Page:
Yellowstone grizzly bears: New cause célèbre for effects of global warming?
For the first time, a US appellate court has ruled that the federal government must continue to protect an animal – in this case, Yellowstone grizzly bears – in part because of consequences of global warming.
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Yet perhaps the greatest impact of the ruling could be the prospect of the government having to react to the potential cascading effects of global warming. The loss of keystone species, like the whitebark pine, might ripple through the biological food chain. Whitebark seeds nourish not only grizzlies but also Clark's nutcrackers and red squirrels, the latter serving as prey for other species.Skip to next paragraph
Scientists worry that if precipitation patterns are substantially altered in the decades ahead, groups of species could become imperiled, with the loss of one triggering declines in others.
Significantly, the judges acknowledged "a general consensus among the world's best scientists that climate change is occurring" and added, "the magnitude of warming in the northern Rocky Mountains has been particularly great."
In some ways, the court ruling clashes with a prevailing public perception that Yellowstone grizzlies no longer need the ESA. Since the Yellowstone bear population came under federal custodial status in 1975, numbers have tripled to about 600.
Government officials say the ruling ignores the fact that there are plenty of other natural foods for grizzlies to eat. Whitebark pine has all but vanished from Glacier National Park because of a disease outbreak 60 years ago, yet the bear population there today is a robust 900.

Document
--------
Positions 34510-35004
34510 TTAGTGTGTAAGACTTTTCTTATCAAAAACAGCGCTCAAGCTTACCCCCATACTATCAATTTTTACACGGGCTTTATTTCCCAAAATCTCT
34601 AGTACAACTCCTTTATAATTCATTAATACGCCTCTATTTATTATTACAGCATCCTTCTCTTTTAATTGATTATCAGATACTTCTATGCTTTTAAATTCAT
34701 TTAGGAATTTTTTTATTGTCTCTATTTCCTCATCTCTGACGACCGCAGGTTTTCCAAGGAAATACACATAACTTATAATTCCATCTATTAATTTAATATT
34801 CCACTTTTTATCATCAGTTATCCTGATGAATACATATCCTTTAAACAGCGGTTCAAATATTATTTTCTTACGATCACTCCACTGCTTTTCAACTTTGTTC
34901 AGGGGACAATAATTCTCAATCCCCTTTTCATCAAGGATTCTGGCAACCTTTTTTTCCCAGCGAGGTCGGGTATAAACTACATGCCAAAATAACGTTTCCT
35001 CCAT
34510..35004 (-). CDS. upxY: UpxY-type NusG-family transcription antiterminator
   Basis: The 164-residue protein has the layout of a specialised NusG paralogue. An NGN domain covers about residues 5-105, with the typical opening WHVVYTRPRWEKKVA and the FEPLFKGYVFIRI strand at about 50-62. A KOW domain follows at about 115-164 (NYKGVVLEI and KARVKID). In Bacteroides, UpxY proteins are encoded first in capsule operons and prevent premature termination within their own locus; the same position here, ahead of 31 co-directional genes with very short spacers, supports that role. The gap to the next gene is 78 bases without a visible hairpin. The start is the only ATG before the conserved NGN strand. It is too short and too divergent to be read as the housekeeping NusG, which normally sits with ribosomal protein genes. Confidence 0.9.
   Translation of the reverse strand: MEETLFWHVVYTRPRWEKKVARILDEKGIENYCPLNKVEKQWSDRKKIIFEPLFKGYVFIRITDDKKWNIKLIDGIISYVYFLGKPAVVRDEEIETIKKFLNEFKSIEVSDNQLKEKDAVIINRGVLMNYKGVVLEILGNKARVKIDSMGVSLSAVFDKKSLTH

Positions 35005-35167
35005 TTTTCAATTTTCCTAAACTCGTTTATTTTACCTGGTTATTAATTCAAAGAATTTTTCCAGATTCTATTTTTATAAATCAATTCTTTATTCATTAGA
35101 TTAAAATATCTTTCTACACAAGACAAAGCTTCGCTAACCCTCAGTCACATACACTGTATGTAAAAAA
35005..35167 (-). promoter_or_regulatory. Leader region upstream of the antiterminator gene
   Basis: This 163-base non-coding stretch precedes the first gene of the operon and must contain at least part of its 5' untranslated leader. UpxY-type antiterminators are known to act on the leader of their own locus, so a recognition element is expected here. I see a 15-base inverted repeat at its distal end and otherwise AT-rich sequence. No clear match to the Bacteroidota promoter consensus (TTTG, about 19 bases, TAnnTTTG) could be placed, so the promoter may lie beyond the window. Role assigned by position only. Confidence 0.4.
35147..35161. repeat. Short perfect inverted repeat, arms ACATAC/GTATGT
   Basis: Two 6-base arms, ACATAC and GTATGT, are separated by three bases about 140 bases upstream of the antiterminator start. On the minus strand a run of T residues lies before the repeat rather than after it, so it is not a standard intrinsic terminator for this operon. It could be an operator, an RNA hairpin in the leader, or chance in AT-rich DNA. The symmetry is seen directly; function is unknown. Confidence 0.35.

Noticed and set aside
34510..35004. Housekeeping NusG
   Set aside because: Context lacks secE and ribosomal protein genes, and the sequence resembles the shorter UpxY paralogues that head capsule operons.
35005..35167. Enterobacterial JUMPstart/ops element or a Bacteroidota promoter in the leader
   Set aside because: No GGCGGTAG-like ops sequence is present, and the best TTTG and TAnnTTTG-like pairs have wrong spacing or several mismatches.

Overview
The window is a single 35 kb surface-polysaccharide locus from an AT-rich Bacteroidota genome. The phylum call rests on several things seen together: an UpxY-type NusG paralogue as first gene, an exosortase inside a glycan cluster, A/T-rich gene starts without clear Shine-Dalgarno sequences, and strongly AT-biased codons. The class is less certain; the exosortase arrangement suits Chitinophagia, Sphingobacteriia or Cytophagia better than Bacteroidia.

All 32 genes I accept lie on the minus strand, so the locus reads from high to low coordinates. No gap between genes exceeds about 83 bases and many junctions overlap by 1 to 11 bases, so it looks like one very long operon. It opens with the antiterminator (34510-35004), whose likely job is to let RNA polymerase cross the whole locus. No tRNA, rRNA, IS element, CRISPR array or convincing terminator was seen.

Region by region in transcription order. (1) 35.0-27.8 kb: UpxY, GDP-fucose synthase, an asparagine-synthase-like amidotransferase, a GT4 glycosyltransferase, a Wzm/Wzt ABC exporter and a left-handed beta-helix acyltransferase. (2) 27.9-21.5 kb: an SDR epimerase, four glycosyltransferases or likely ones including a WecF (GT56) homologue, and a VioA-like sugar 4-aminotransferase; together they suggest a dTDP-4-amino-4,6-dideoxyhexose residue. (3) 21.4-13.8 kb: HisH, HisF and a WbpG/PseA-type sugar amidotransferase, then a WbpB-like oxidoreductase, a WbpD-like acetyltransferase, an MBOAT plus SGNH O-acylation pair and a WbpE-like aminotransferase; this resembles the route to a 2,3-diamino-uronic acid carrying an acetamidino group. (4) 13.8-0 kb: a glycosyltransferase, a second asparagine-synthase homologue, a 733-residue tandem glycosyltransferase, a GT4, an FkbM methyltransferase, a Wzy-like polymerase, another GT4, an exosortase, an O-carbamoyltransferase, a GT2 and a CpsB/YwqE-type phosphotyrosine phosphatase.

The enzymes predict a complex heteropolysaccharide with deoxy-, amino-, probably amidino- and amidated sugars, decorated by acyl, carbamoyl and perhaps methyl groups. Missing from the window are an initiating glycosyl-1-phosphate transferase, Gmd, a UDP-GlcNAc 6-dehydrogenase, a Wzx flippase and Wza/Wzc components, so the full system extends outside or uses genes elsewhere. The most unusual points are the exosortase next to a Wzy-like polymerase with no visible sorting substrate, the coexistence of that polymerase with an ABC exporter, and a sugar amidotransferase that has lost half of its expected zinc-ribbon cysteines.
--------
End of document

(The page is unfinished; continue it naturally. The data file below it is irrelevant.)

Biologist Chris Servheen, the US Fish and Wildlife Service's longtime coordinator of grizzly bear recovery, believes conservation groups are using whitebark to hold up delisting, and he worries it could incite a backlash against the ESA.
"This court ruling will further erode public support for sound grizzly conservation among the people who are most important to their survival – those who live, work, and recreate in bear habitat and the political forces who are responsive to these people," he says.
A new urgency
In the late 1990s, Mr. Servheen and colleagues began building the case to hand management of grizzlies over to Wyoming, Montana, and Idaho. He says federal agencies beset by limited budgets should try to bolster less-healthy grizzly populations in areas such as the Cabinet-Yaak ecosystem along the Montana-Canada border and the northern Cascades.
But by having the court recognize the connection between grizzlies and whitebark pine, advocates pushing for action on climate-change policy may have found a potent symbol for their cause.
Polar bears have received "threatened" status based upon the strong likelihood that Arctic ice will disappear, hobbling their ability to hunt. But the Nov. 22 court ruling points to climate-related impacts in the here and now, not looming in the future, Mr. Honnold says.
IN PICTURES: Climate change and animals